The panels 24 which form a part of the side wall 16 of the furnace 10 each have a bi-metal construction of copper and steel. As best seen in FIGS. 4 and 5, each panel 24 includes an inner copper plate 28 which defines the inner face of the panel 24, and an outer steel plate 30 which defines the outer face of the panel 24. The copper plate 28 and the steel plate 30 are welded together or otherwise joined, to form the hollow panel 24. A water inlet line 32 and a water outlet 34 are provided on the rear face of the steel plate 30. A plurality of baffles or internal walls 36 are formed within the panel 24 so as to direct the flow of water through the panel along the channels 38 defined by the baffles 36, from the inlet line 32 to the outlet line 34, as indicated by the arrows in FIG. 3.
As seen in FIGS. 2 and 6, the roof is also constructed of a plurality bi-metal panels 40 having a copper and steel construction similar to that of wall panels 24. The roof panels 40 also have internal baffles 42 forming channels 44 through which cooling water flows from an inlet 46 to an outlet 48. If desired, the panels 40 may be used in the central part of the roof where the temperature is the hottest, with cooling coils extending around the outer perimeter of the roof where the temperature is cooler. Such outer cooling coils can extend 180° or 360° as described in Applicant's U.S. Pat. No. 5,289,495.
The panels 24 and 40 have a curved radius, preferably between 5°-40°. The wall panel 24 has a generally rectangular perimeter while the roof panel 40 has a generally trapezoidal or pie-shaped perimeter.
Preferably, the copper plate 28 of the wall panels 24 and the roof panels 40 is approximately 3/8-1/2 inch thick. The copper plate 28 has a smooth surface and preferably is free from welds so as to avoid stress points, otherwise associated with welded joints, thereby minimizing failure from stress cracked propagation. As an option, conventional slag anchors can be provided on the copper plate 28, if desired.
The bi-metal construction of the panels 24, 40 permits relatively expensive copper to be used only on the heat transfer inner face of the panels, with less expensive steel being used on the out face. This smooth, thin copper plate 28 allows uniform and efficient heat transfer, thus generating a more uniform slag protection layer. The uniform slag layer reduces the heat flux required to be removed from the furnace, thus reducing the water requirements of the panels. The resulting higher water cooling efficiency greatly reduces the maintenance costs to operate the arc furnace having the bimetal panels of the present invention. The bi-metal construction of the panels thus provides a panel which is less costly than 100 k copper panels or coils, with improved thermal properties, as compared to 100% steel panels or coils.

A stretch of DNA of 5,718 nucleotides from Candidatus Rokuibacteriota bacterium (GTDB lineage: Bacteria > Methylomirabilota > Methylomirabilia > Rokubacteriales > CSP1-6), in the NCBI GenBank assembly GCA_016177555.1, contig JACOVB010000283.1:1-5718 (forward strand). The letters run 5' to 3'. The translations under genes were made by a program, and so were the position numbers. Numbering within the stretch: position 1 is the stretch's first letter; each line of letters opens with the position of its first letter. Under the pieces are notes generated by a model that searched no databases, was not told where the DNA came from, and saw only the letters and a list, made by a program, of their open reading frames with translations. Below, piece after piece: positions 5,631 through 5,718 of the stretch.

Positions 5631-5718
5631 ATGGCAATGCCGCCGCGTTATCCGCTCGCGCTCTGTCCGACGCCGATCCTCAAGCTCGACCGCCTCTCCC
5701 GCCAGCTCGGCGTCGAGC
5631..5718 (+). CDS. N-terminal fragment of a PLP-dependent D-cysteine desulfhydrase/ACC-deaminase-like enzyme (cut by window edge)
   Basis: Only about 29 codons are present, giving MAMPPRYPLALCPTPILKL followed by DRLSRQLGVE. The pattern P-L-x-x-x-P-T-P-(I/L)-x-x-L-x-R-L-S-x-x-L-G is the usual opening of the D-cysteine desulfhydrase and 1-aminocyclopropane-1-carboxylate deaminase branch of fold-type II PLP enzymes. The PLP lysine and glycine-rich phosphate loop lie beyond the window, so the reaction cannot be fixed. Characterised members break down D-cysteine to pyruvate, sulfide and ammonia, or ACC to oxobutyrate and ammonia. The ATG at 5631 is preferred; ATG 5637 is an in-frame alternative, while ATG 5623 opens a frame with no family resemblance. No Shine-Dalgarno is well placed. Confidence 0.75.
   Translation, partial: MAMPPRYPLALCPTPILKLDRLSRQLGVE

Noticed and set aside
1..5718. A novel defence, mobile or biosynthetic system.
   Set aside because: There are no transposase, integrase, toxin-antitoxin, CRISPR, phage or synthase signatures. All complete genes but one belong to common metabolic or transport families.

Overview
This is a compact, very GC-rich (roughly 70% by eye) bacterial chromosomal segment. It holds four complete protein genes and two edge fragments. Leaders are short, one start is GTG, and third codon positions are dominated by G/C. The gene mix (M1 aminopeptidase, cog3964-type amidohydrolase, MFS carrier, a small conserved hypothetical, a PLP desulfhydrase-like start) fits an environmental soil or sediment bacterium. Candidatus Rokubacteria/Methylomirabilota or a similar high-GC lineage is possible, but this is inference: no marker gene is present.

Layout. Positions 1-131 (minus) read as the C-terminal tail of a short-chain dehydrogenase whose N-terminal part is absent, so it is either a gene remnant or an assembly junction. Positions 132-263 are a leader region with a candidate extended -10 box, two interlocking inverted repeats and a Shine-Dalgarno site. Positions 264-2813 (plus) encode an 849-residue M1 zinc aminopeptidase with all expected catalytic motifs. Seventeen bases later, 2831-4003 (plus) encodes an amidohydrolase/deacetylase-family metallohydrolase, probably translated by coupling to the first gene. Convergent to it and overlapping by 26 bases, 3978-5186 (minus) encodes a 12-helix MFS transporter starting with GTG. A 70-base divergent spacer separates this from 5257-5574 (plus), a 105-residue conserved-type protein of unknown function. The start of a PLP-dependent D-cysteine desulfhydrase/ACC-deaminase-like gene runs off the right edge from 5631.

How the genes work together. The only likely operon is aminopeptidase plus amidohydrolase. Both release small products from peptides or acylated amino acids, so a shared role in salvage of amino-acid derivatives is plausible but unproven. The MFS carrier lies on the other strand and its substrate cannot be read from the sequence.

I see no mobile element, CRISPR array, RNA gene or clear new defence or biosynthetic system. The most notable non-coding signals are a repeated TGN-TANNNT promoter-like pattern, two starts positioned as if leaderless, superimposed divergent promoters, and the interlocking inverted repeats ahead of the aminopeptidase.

The copper plate 28 expands uniformly in response to the heat cycles of the furnace, and therefore is resistant to heat stress cracks typically found in coiled pipes. The uniform cooling across the face of the copper plate 28 also produces a resistance to mechanical-thermal stress typically associated with prior art cast panels. The panels 24 and 40 are removable from the furnace 10 if required for repair, maintenance or replacement. The upper pipe coils 26 normally do not wear or burn out, thus the construction of the furnace 10 minimizes maintenance and repair costs by using the removable panels 24 and 40. Thus, the upper portion of the side wall 16 does not have to be discarded with the middle portion of the side wall 16 when the middle portion wears out, as in the prior art.
Whereas the inventions has been shown and described in connection with the preferred embodiment thereof, it will be understood that many modifications, substitutes and additions may be made which are within the intended broad scope of the appended claims. There is therefore been shown and described an improved cooling panel for an electric arc smelting furnace which accomplishes at least all of the above stated objects.
|Cited Patent||Filing date||Publication date||Applicant||Title|
|US4119792 *||Feb 4, 1977||Oct 10, 1978||Korf-Stahl Ag.||Melting furnace|
|US4207060 *||Jun 26, 1978||Jun 10, 1980||Demag, Aktiengesellschaft||Vessel for metal smelting furnace|
|US4216348 *||Feb 9, 1979||Aug 5, 1980||Wean United, Inc.||Roof assembly for an electric arc furnace|
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|US5289495 *||Aug 17, 1992||Feb 22, 1994||J. T. Cullen Co., Inc.||Coolant coils for a smelting furnace roof|
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|US5787109 *||Dec 1, 1995||Jul 28, 1998||Asea Brown Boveri Ag||Furnace vessel for a DC arc furnace|
|Citing Patent||Filing date||Publication date||Applicant||Title|
|US6563855 *||Dec 3, 1999||May 13, 2003||Shinto Kogyo Kabushiki Kaisha||Water jacket of arc furnace|
|US6580743 *||Oct 22, 2001||Jun 17, 2003||Nippon Steel Corporation||Stave cooler|
|US7824604||Feb 28, 2007||Nov 2, 2010||Air Liquide Advanced Technologies U.S. Llc||Methods of implementing a water-cooling system into a burner panel and related apparatuses|
|US7951325||Jul 17, 2006||May 31, 2011||Air Liquide Advanced Technologies U.S. Llc||Methods of implementing a water-cooling system into a burner panel and related apparatuses|
|US20140035209 *||Oct 8, 2013||Feb 6, 2014||Superior Machine Co. of South Carolina, Inc.||Ladle metallurgy furnace having improved roof|
|U.S. Classification||373/76, 373/71|
|International Classification||F27D1/12, F27B3/24|
|Cooperative Classification||F27B3/24, F27D1/12|
|European Classification||F27D1/12, F27B3/24|
|Mar 2, 1999||AS||Assignment|
Owner name: J.T. CULLEN CO. INC., ILLINOIS
Free format text: ASSIGNMENT OF ASSIGNORS INTEREST;ASSIGNORS:JOHNSON, ERIC N.;JOHNSON, ROGER E.;JOHNSON, CRAIG S.;REEL/FRAME:009797/0742
Effective date: 19990107
|Mar 29, 2004||FPAY||Fee payment|
Year of fee payment: 4
|Jan 31, 2008||FPAY||Fee payment|
Year of fee payment: 8
|Jun 4, 2012||REMI||Maintenance fee reminder mailed|
|Oct 24, 2012||LAPS||Lapse for failure to pay maintenance fees|
|Dec 11, 2012||FP||Expired due to failure to pay maintenance fee|
Effective date: 20121024